With the key characteristics of the sole proprietorship and the company laid out, the following sections will cover the pros and cons of preferring one business structure over the other, with regard to:
If you are a Singapore citizen, then from an eligibility point of view, there is no obvious benefit or disadvantage that you may face when deciding whether to set up a company or a sole proprietorship. However, the situation is different if you are a foreigner who wants to set up a business in Singapore.
As a general rule, foreigners who are in Singapore by virtue of their passes (such as a Work Permit, S Pass or Visit Pass) will not be allowed to set up a sole proprietorship in Singapore. Instead, they are permitted to set up and own shares in a company here provided that they do not register themselves as director or work in that particular company.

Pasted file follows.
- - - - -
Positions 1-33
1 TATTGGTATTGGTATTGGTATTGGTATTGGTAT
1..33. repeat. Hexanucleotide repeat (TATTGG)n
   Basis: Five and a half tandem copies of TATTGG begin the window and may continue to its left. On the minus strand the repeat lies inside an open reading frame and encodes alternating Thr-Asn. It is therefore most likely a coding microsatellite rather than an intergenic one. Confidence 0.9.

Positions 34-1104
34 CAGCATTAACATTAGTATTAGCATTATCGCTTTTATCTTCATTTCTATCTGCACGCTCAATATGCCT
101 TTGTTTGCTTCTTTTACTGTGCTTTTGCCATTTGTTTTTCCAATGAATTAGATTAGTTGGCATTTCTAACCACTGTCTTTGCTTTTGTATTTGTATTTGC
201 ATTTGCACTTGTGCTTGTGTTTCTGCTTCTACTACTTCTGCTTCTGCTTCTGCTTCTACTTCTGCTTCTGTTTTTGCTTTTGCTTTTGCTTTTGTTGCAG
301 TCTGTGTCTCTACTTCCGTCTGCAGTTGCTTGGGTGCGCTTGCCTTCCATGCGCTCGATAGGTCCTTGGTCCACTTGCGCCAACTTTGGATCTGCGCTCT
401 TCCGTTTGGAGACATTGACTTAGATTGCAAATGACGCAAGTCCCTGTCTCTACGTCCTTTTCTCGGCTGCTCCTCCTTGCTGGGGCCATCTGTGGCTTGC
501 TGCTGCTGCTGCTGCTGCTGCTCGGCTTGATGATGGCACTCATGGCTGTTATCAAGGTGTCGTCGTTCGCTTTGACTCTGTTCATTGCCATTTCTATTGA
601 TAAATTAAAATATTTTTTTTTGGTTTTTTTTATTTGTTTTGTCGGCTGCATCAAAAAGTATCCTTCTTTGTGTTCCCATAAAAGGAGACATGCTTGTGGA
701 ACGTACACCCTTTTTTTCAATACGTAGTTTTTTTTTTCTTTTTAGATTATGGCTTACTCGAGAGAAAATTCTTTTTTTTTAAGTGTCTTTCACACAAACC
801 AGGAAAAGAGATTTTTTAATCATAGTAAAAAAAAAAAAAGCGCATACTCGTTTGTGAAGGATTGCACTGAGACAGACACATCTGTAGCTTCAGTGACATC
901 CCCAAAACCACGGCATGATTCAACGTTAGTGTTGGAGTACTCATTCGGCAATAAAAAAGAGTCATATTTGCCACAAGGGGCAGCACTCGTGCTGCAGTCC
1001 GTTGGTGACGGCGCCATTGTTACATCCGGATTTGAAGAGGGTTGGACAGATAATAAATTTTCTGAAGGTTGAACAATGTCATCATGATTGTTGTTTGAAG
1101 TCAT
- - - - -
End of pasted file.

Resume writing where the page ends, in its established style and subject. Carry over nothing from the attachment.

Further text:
However, there are a few exceptions:
- If you are in Singapore on a Dependant’s Pass or a Long-Term Visit Pass, you will be allowed to work for that company provided you obtain a Letter of Consent from the Ministry of Manpower to do so.
- Conversely, if you are a foreigner who has obtained the EntrePass, you will be allowed to set up either a sole proprietorship or a company in Singapore.
Ease of registering the business
With respect to the process of registering your business, it is a lot easier for you to set up a sole proprietorship in Singapore.
Whether you are setting up a sole proprietorship or a company, you will first need a suitable business name for it. To do so, you will have to conduct a search on BizFile+ to check if the particular business name is available. Once you have confirmed its availability, you will have to apply to register the business name. The application will cost you $15.
If the application is approved, the business name will be reserved for your business for 120 days, by which you should aim to either set up your sole proprietorship or incorporate your company. If you fail to register your business by then, the business name will be made available for others to register.